The incidence of allergic respiratory diseases and bronchial asthma appears to be increasing worldwide, and people living in urban areas more frequently experience these conditions than those living in rural areas. One of the several causes of the rise in morbidity associated with allergic respiratory diseases is the increased presence of outdoor air pollutants resulting from more intense energy consumption and exhaust emissions from cars and other vehicles. Urban air pollution is now a serious public health hazard.
Laboratory studies confirm epidemiologic evidence that air pollution adversely affects lung function in asthmatics. Damage to airway mucous membranes and impaired mucociliary clearance caused by air pollution may facilitate access of inhaled allergens to the cells of the immune system, thus promoting sensitization of the airway. Consequently, a more severe immunoglobulin (Ig) E-mediated response to aeroallergens and airway inflammation could account for increasing prevalence of allergic respiratory diseases in polluted urban areas.
The most abundant components of urban air pollution in urban areas with high levels of vehicle traffic are airborne particulate matter, nitrogen dioxide, and ozone. In addition, the earth’s temperature is increasing, mainly as a result of anthropogenic factors (e.g., fossil fuel combustion and greenhouse gas emissions from energy supply, transport, industry, and agriculture), and climate change alters the concentration and distribution of air pollutants and interferes with the seasonal presence of allergenic pollens in the atmosphere by prolonging these periods.
Bartra J, Mullol J, del Cuvillo A, Dávila I, Ferrer M, Jáuregui I, Montoro J, Sastre J, Valero A.
Air pollution and allergens.
J Investig Allergol Clin Immunol. 2007;17 Suppl 2:3-8.
It is well known that the prevalence of allergic diseases has increased in recent decades in the industrialized world. Exposure to environmental pollutants may partially account for this increased prevalence. In effect, air pollution is a growing public health problem. In Europe, the main source of air pollution due to particles in suspension is represented by motor vehicles–particularly those that use diesel fuel.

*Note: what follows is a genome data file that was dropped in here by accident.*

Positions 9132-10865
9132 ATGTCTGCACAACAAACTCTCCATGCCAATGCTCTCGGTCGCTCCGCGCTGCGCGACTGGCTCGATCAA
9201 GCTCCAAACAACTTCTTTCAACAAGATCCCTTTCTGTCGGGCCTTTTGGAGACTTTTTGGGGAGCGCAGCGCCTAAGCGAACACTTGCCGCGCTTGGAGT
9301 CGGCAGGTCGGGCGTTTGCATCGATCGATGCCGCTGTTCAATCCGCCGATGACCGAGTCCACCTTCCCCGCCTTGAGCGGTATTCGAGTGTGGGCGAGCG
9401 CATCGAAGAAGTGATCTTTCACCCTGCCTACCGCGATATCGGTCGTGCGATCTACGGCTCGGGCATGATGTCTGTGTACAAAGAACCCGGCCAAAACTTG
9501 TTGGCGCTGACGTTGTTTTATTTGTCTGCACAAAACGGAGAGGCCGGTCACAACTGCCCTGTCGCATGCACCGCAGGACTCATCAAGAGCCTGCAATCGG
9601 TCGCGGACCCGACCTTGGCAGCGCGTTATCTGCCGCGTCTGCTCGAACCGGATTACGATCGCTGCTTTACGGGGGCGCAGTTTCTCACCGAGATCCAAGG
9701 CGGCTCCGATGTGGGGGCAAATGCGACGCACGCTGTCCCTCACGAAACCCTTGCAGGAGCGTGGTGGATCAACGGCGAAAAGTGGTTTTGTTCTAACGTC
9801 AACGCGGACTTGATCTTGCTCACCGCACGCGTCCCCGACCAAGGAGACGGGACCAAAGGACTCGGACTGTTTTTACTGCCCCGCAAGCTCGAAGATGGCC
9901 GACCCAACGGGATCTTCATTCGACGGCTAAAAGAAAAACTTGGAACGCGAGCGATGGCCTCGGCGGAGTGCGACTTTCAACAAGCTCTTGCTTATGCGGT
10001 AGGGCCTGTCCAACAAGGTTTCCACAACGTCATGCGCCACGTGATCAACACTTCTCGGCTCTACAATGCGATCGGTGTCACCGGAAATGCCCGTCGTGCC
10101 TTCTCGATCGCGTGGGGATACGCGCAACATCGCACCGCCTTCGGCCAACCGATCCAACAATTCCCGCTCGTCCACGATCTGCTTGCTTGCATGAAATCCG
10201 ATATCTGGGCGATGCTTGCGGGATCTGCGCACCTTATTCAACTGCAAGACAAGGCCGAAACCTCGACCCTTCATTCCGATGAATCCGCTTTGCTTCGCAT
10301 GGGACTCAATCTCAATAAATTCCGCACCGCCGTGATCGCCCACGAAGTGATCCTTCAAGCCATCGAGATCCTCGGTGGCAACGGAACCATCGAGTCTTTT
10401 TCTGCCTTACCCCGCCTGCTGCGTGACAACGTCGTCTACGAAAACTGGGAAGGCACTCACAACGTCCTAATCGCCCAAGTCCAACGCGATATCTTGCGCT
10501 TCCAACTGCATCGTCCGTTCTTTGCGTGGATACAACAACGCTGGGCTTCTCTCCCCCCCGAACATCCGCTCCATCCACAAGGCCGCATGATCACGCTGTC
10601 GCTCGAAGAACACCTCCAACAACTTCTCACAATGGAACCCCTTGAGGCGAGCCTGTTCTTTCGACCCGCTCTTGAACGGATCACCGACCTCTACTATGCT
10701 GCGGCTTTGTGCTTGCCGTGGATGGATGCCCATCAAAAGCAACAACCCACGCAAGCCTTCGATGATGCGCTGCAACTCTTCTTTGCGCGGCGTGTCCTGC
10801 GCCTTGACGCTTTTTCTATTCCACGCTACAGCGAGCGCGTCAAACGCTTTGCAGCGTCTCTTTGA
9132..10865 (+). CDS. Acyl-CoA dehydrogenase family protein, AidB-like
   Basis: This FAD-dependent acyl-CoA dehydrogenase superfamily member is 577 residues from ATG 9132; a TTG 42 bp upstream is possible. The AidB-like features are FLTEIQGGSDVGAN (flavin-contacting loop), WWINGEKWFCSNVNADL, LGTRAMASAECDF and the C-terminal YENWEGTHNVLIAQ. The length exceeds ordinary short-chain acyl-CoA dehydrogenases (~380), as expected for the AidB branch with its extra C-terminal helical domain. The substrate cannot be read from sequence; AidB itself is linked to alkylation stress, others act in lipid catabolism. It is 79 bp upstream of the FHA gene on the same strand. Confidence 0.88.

Diesel exhaust particles (DEPs) are composed of a carbon core upon which high-molecular weight organic chemical components and heavy metals deposit. Over 80% of all DEPs are in the ultrafine particle range (< 0.1 pm in diameter). Air pollutants not only have a direct or indirect effect upon the individual, but also exert important actions upon aeroallergens. Pollen in heavily polluted zones can express a larger amount of proteins described as being allergenic.
Through physical contact with the pollen particles, DEPs can disrupt the former, leading to the release of paucimicronic particles and transporting them by air–thus facilitating their penetration of the human airways. Climate change in part gives rise to variations in the temperature pattern characterizing the different seasons of the year. Thus, plants may vary their pollination calendar, advancing and prolonging their pollination period. In addition, in the presence of high CO2 concentrations and temperatures, plants increase their pollen output.
Climate change may also lead to the extinction of species, and to the consolidation of non-native species–with the subsequent risk of allergic sensitization among the exposed human population. In conclusion, there is sufficient scientific evidence on the effect of air pollution upon allergens, increasing exposure to the latter, their concentration and/or biological allergenic activity.